Domestic energy consumption

Energy consumption features colloquially the need for energy for different practical applications. Energy is needed to do work. Depending on the application, mechanical work ( moving, accelerating, braking ), lighting, and heating and cooling processes are distinguished and marked with time-related measurement and characteristics.


The term energy consumption has colloquial linguistic and economic development. Physically, energy in a closed system is not consumed but are only transformed. In the physical sense, one speaks of exergy or entropy.

With energy consumption, consumption of final energy is colloquial and economic language meant that used by consumers in the form of processed petroleum, natural gas and coal products, such as fuels ( petrol, diesel), fuel oil, coke, coal, as well as electrical power or district heating will. This energy is converted into useful mechanical work ( moving, accelerating, braking ), for lighting and for heating and cooling operations.

Final energy is obtained from the naturally occurring raw materials of the main groups Fossil fuels, renewable energy and nuclear energy and umgewandelt.Die energy production and use is recognized in energy balances, which begins as a primary energy with the extraction of raw materials and runs through conversion processes to final energy, which as complying Secondary energy is called.

The last step in converting energy ( also called as tertiary energy ) among consumers is highly dependent of equipment, installation and drives used. This application is in step parent energy balances, as the energy balance for the Federal Republic of Germany, not to be recorded, which is therefore limited to the two areas of primary and final energy. Further balances including the useful energy to be made in production-related energy balances and efficiency analyzes.

The unit of energy is named after the International System of Units 1 joule, watt second, or even Newton meters: 1 J = 1 N · m = 1 kg · m2 · s -2. By unit 's resolutions, also called Einheitenpräfixe, multiples and submultiples are formed to avoid numbers with many digits ( example: 1 megajoule (MJ ) = 1,000,000 joules, see also magnitude (energy) ).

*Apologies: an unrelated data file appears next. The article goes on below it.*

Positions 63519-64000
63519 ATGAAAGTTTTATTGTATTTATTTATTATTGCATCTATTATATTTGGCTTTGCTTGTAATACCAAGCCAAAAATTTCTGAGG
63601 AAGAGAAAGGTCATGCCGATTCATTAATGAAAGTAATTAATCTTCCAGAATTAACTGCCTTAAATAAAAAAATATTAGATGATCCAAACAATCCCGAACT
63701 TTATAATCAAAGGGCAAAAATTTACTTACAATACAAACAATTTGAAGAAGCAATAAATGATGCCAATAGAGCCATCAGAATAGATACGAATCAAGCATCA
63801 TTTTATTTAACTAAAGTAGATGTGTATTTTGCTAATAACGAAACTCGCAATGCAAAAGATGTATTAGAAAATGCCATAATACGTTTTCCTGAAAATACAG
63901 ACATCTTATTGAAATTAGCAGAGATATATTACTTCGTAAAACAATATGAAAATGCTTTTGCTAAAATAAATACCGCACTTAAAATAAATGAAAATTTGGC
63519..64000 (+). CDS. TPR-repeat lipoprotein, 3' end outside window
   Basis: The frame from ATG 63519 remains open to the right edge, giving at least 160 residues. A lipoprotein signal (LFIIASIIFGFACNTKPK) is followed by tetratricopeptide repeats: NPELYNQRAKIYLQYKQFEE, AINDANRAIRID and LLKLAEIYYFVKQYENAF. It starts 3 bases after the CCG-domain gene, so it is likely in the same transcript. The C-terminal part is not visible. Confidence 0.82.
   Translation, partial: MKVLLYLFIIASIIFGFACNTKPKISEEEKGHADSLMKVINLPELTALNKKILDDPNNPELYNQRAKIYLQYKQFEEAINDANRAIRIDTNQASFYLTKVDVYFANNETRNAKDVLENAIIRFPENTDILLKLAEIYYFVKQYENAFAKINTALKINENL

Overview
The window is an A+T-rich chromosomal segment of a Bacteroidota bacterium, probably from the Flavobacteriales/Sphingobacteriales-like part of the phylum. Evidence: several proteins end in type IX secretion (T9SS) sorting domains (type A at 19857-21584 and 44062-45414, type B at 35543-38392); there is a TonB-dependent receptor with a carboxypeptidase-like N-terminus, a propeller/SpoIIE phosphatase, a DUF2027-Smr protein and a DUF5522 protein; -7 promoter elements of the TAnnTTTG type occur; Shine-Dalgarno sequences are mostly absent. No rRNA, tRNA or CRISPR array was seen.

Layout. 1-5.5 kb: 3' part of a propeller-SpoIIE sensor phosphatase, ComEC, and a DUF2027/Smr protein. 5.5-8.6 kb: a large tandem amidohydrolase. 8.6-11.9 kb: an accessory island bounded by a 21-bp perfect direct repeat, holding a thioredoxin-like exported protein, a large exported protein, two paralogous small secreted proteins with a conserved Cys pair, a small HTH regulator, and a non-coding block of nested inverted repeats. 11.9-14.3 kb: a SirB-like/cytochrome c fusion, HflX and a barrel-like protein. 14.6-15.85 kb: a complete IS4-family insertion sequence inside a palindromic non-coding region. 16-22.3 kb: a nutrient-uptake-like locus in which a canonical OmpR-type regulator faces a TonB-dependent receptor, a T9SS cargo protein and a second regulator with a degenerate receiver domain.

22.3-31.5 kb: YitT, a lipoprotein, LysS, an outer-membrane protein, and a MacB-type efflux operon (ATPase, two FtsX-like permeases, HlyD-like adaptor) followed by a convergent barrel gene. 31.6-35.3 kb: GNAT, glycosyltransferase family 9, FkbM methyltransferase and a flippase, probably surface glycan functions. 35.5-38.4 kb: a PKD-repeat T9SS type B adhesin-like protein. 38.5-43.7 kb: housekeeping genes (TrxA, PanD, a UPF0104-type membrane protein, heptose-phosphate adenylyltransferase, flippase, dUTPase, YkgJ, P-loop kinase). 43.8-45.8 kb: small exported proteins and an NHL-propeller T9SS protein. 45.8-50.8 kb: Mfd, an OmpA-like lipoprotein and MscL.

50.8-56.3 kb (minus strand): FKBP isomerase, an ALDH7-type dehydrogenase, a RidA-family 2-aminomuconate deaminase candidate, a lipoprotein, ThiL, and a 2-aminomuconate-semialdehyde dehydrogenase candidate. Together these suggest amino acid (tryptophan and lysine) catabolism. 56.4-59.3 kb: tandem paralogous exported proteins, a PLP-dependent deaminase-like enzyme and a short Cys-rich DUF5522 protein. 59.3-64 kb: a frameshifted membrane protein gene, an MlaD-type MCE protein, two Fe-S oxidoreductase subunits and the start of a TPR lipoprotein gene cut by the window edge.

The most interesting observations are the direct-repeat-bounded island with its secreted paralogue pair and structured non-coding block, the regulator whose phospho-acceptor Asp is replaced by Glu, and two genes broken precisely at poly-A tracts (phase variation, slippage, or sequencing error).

Colloquially, more units are used, such as kilowatt-hour ( kWh) of electricity, liters of fuel or weight units for solid fuels. The energy consumption can also be related to a particular outcome (eg: fuel consumption per 100 kilometers driven or power consumption of the device per year).

Characteristic values ​​for energy consumption

The demand for final energy consumption will be marked with identification data, eg for vehicles with the fuel economy, for devices with the energy labeling of buildings and the energy certification. The distribution of energy consumption in households has been determined from consulting activities, eg the Energy Agency of North Rhine -Westphalia, has analyzed the consumption data from approximately 380,000 consultations.

Worldwide energy consumption

World consumption of primary energy in 2010 was 505,000 petajoules (PJ). World electricity demand accounts for around 17% of it.

Energy consumption in Germany